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How do you coach desire? | Coaching Youth (age 13-18)

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Coaching Youth (age 13-18)

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Posted in: Coaching Youth (age 13-18), General Forum

How do you coach desire?

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  • As a younger coach I used to believe that the two hardest things to coach were anticipation and desire. Whilst I am less hard and fast about anticipation, I am currently experiencing issues with 3 players on my U17 football team when it comes to 1 v 1 situations.

    I'm not talking physical strength, more a reluctance to enter a dual. The smallest player on my team regularly wins these battles against players twice his size, it's almost like he percieves it as a personal insult if he loses out. I have another attacker who wins balls time and time again that are only 25% in his favour. These 2 highlight to me that this is a mental rather than physical issue.

    The 3 others may as well give the ball away if they come near another player as 90% of the time they barely compete. I have tried discussing one on one, speaking to parents, having other players approach them etc. It's at a stage where the other players are expresing frustration with these 3 as it affects the team. The performance level of the team was so different in our last game with and without these 3 players on the pitch.

    I want to be able to do more to help them, but their lack of feedback isn't helping (standard teenage boys yes/no/grunt etc). Hoping some of you could shed some light on similar instances and any approaches that can help.

    All 3 are technically as good as anyone else on the team but it's almost as if they are cheating themselves out of showing it by not competing more.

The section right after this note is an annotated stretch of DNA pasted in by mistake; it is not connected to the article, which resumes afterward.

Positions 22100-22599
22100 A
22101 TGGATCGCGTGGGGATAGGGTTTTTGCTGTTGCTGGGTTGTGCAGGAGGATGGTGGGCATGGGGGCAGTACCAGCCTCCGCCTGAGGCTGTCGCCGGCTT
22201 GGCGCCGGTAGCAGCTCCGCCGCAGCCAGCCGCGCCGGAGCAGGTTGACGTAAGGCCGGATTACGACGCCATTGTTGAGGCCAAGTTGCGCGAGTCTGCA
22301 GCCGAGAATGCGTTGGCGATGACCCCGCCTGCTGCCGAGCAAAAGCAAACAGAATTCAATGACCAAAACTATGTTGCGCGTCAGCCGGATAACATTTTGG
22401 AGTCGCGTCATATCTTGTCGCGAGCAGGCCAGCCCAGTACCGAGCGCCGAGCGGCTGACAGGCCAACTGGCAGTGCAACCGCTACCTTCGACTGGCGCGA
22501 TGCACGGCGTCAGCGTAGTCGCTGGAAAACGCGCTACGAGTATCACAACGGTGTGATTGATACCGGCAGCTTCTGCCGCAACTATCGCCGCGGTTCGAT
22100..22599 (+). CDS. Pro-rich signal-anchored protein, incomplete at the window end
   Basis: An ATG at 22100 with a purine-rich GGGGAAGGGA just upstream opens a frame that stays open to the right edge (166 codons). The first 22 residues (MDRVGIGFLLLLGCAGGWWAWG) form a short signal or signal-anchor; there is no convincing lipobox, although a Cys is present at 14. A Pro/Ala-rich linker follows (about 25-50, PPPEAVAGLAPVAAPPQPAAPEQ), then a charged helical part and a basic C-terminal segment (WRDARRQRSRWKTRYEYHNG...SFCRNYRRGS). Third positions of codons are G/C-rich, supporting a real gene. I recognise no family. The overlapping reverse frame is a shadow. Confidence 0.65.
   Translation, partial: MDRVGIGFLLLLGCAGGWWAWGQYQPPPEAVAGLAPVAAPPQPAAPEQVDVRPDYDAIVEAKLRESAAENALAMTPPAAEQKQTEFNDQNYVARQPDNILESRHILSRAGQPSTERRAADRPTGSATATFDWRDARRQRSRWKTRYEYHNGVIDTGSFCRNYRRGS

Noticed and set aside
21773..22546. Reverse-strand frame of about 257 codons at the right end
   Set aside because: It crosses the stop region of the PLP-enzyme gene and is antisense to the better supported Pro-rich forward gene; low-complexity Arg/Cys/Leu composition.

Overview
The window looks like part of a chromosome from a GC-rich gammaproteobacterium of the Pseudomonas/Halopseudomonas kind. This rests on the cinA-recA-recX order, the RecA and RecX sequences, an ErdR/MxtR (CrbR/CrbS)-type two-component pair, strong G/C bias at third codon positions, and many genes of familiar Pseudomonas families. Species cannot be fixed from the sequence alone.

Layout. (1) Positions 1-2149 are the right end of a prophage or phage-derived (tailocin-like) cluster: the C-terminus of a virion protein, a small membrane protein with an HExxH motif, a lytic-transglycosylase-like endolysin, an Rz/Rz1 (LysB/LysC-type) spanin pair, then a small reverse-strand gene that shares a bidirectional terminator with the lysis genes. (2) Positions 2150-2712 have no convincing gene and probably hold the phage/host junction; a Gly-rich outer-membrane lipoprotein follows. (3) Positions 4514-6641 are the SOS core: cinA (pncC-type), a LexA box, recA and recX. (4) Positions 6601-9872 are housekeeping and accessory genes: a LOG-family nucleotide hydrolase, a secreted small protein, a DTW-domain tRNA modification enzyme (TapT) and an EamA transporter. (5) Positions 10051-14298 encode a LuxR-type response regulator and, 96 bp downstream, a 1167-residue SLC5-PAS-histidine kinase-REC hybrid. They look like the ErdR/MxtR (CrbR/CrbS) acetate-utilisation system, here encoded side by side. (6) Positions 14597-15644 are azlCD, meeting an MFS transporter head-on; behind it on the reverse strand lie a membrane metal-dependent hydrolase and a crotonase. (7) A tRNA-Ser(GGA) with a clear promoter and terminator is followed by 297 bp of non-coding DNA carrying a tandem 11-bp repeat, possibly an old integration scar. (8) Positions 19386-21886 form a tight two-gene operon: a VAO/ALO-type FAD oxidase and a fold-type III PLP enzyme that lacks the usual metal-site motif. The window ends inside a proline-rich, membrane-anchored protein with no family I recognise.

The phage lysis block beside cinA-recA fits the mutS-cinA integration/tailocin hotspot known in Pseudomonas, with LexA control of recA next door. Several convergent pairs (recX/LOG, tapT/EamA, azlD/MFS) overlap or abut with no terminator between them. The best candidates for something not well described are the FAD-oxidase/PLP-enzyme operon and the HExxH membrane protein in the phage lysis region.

Thanks in advance

     · Rob Maaye and Blake Richardson like this.
     
  • Hi Gary,

    Reading your post got me thinking about what might be the root cause of what you're seeing as an issue with these boys' 'desire' in the 1v1 situations.  Getting many 15/16 year olds to give useful feedback is often a challenge but my suggestion might be to use the following approach as a start point to explore this situation.

    A relatively simple profiling type exercise might help get some useful information from them.  Get them to rate themselves on different tackling techniques, other defensive situations and a variety of other aspects of their play.  It may also work to ask for them to explain why they give the score they do.  It's also always useful to help them with what they are scoring themselves against in this type of exercise - 1 to 4 (4 - top performer in the league they're in, 3 - better players in their team, 2 - basic team standard but needs work, 1 - area for improvement).  This way you should help avoid getting lots of very low scores on whatevere scale they use because they are comparing themselves to Raheem Sterling or Ross Barkley.